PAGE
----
24-Hour Crisis Hotline: (877)SAFEGBC or (877)723-3422 Mental Health & Substance Abuse Issues

6502 Nursery Drive, Suite 100
Victoria, TX 77904
(361)575-0611
(800)421-8825

Nutrition
Resources
Basic InformationLatest News
Stay Away From Sugary Sodas, Spare Your HeartKnives: Essential Equipment for Healthy Food PrepHealthy Cooking on a BudgetHeart-Breaking News for Egg LoversAre Enhanced Waters Better for Your Health?Spring Ahead With Spring VegetablesThe Saturated Fat Debate Rages OnHealthy Diet Might Not Lower Dementia RiskDoes Your Family Eat Out a Lot? Watch Your Blood PressureNutritional Supplements Don't Ward Off Depression: StudySlow Down! Eating Too Fast Can Pile on the PoundsTry This Healthy Makeover for a Favorite Fast FoodHealthy Diet While Young, Healthy Brain in Middle AgeHow to Get Your Calcium If You're Lactose-IntolerantWhen it Comes to Diet, Not All Plants Are Created EqualRecipe for a Healthy Heart: Big Breakfasts, Less TVThe Right Way to Cook High-Antioxidant VeggiesLow-Carb Diets Linked to Higher Odds for A-FibHow Much Coffee Is OK?Health Tip: Foods that Reduce InflammationSocial Media 'Influencers' Can Get Kids Eating Junk FoodFast Food Delivers Even More Calories Than Decades AgoCooking With Whole GrainsEasy Recipes for Your Food ProcessorThe 411 on Nutritious, Tasty SeedsAdding Breakfast to Classrooms May Have a Health DownsideSupermarket Smarts: How to Save Money and Eat BetterBerkeley's Efforts Suggest Soda Taxes Do Cut Soda SalesGo Nuts Over NutsFast Food Versus Fast Casual -- Which Has More Calories?High-Fat Diets Do No Favors for Your Gut BacteriaHealth Tip: 10 Ways to Encourage Kids to Eat HealthierHealth Tip: Eat Less SaltRoasted Root Veggies Make a Hearty Winter SoupAHA News: Living Near Convenience Stores Could Raise Risk of Artery-Clogging ConditionHealth Tip: Eat Less Saturated FatKid-Friendly Food Swaps Everyone Will LoveWill Sugar Substitutes Help You Lose Weight?How to Keep Food Poisoning at BayHow to Choose the Right Cooking OilsCould Diet Sodas Raise an Older Woman's Stroke Risk?Hydrate Right, Your Kidneys Will Thank YouSweet Valentine Treats That Won't Bust Your DietAHA News: Are There Health Benefits From Chocolate?Get The Most From Frozen VegetablesUpdate Dietary Guidelines for a Healthier YouFrozen Berries: Just as Flavorful at a Better PriceMake a Healthy Game Plan for Super Bowl PartyingAHA: Healthy or Not? Keeping Score on Super Bowl AdsCauliflower: The Versatile Substitute for High-Carb Veggies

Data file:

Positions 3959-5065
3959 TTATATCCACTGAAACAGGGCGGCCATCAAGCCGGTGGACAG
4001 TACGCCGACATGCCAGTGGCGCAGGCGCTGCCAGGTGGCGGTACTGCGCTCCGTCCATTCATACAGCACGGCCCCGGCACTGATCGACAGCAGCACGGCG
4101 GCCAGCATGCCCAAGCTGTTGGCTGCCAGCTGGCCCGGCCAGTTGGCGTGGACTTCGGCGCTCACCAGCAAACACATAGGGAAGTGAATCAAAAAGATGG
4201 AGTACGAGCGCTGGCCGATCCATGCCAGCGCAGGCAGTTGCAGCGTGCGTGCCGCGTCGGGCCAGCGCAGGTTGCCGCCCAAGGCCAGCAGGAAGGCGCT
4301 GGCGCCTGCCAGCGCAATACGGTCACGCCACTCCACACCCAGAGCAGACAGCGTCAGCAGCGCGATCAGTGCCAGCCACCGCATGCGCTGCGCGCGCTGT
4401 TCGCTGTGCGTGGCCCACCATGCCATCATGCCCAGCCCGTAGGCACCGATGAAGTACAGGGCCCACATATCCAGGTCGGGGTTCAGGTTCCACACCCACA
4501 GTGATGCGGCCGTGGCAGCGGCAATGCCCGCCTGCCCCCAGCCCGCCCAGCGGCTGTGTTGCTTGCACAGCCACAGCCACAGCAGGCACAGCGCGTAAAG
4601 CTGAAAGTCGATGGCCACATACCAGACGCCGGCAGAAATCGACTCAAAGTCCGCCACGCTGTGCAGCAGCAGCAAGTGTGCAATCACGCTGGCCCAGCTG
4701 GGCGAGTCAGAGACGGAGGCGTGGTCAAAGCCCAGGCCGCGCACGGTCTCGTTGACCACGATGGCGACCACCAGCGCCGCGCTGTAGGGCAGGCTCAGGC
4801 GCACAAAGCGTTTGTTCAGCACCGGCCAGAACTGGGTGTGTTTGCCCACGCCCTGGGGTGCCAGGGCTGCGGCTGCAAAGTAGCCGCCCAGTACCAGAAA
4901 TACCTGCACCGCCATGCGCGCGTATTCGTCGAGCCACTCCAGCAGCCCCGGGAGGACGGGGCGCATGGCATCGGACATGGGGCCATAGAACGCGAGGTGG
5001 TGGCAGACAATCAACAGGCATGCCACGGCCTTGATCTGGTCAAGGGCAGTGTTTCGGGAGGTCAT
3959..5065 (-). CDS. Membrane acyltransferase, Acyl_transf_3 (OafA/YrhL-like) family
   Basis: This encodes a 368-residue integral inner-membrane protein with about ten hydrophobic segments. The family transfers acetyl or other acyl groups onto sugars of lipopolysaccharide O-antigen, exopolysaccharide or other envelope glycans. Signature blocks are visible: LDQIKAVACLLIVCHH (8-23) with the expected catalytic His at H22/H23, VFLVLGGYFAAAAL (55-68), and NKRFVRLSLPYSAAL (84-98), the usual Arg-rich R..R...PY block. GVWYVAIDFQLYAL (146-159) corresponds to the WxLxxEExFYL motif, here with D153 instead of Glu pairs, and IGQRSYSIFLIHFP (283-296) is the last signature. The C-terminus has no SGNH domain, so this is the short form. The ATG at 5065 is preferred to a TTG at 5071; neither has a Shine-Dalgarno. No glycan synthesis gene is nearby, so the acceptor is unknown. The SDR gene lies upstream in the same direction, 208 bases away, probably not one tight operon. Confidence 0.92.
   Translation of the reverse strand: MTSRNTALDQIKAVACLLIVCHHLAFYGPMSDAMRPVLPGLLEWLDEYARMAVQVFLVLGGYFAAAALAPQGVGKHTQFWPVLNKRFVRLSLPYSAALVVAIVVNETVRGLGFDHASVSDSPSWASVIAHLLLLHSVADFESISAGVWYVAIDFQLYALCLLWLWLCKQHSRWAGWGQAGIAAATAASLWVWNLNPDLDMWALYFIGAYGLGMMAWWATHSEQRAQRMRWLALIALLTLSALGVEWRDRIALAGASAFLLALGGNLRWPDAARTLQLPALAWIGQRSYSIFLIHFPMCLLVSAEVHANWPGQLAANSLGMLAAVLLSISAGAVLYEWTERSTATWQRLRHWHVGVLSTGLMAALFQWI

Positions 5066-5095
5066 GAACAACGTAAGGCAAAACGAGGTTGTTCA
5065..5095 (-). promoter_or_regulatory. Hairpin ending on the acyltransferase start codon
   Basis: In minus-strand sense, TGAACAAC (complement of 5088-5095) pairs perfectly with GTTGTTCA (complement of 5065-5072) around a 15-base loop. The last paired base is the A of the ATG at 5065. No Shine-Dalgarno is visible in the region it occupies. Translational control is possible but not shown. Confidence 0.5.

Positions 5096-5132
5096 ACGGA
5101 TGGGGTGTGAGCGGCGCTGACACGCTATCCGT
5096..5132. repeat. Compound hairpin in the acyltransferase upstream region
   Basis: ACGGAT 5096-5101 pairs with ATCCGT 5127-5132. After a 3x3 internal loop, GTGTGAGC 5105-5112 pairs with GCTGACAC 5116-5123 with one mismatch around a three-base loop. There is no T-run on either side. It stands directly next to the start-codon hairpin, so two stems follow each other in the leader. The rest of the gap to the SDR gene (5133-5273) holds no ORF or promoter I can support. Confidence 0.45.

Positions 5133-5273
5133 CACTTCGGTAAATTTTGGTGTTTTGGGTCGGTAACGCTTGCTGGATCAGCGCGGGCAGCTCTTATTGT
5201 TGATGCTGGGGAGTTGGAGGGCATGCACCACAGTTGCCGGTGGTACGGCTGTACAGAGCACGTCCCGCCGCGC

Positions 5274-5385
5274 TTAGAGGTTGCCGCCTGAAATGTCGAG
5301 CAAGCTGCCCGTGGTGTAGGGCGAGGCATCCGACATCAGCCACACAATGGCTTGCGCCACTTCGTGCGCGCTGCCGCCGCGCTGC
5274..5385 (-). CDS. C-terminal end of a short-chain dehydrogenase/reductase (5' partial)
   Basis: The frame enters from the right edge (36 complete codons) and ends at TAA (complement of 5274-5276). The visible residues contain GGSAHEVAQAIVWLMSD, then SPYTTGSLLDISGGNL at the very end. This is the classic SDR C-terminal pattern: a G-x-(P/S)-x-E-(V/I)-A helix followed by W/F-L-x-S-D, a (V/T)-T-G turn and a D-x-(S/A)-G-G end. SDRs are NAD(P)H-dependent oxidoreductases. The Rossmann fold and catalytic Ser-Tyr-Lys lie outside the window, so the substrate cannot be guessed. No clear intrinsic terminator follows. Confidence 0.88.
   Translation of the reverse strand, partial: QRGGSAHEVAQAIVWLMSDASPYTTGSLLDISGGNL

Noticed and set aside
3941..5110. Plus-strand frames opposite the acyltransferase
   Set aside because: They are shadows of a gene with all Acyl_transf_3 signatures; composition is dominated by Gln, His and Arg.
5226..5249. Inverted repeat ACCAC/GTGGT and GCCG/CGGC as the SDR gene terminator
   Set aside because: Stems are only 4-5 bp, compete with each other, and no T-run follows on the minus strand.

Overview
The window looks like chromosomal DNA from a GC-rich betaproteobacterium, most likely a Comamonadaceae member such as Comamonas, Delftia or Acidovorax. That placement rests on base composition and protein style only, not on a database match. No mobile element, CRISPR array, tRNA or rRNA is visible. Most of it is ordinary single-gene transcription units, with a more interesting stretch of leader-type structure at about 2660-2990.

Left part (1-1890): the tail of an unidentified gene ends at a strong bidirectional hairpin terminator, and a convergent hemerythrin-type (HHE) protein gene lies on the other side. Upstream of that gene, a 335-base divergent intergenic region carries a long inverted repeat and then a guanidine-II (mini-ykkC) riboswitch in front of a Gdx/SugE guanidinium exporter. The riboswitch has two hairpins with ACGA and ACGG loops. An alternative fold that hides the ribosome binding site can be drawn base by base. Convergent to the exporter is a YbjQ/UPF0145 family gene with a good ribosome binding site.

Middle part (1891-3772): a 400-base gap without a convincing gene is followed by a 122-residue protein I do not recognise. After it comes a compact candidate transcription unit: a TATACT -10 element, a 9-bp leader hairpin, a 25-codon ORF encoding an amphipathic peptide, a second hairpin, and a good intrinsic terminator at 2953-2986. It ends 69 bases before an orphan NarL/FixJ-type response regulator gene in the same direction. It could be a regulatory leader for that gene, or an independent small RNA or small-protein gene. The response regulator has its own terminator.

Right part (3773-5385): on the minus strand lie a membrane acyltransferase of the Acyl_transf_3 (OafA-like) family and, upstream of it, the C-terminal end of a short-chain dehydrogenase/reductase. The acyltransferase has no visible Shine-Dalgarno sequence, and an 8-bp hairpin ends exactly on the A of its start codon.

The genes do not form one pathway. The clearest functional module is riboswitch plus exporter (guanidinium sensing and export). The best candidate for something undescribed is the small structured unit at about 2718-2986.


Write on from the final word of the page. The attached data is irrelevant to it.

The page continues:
Questions and AnswersLinks
Related Topics

Wellness and Personal Development

Will Sugar Substitutes Help You Lose Weight?

HealthDay News
by By Len Canter
HealthDay Reporter
Updated: Feb 18th 2019

new article illustration

MONDAY, Feb. 18, 2019 (HealthDay News) -- The term "sugar substitutes" is a catch-all that covers a wide range of alternatives, starting with those little pink, blue and yellow packets. But their value as a health or diet aid is still uncertain.

A research review in the BMJ found that there's limited evidence to say how much using them helps with weight loss, and that the real answer is to cut back on sugar in general by drinking water and choosing low- and no-sugar foods. Still, sugar substitutes can free up calories you can spend on healthier foods. Here's what you need to know:

Spoonful for spoonful, artificial sweeteners can be 100 times sweeter than sugar, with few or no calories. As food additives, they're regulated by the U.S. Food and Drug Administration and must get approval before they can be marketed.

Approved Artificial Sweeteners

  • Saccharin
  • Aspartame
  • Sucralose
  • Neotame
  • Acesulfame potassium
  • Advantame

Sugar alcohols are a type of sweetener commonly used in packaged foods. They're carbohydrates, but the body doesn't completely absorb them, so they don't raise blood sugar as much as natural sugars. They're also lower in calories, but they can have an unwanted laxative-type effect.

Common Sugar Alcohols In Packaged Foods

  • Isomalt
  • Maltitol
  • Mannitol
  • Sorbitol
  • Xylitol

"Novel" sweeteners are a different kind of product. The most common one is stevia, which is made from a plant. Considered a dietary supplement rather than an additive, refined stevia isn't subject to FDA regulation, though the agency, among others, considers it safe. It's widely available in forms from powder to liquid drops to its own little packets. Monk fruit extract is another sweetener in this group starting to get some traction among consumers.

Although sugar alternatives like honey, molasses, maple syrup and agave nectar may seem healthier than processed white sugar, their calories are virtually the same as sugar.

No matter what sweetener you pick, watch how much you use. A Swedish study found that people who have just two sweetened drinks a day, whether naturally or artificially sweetened, double their risk of diabetes. And the risk grows with the number of such beverages you drink.

More information

Check out SugarScience from the University of California, San Francisco, for a rundown on the various types of sugars to help you make better choices.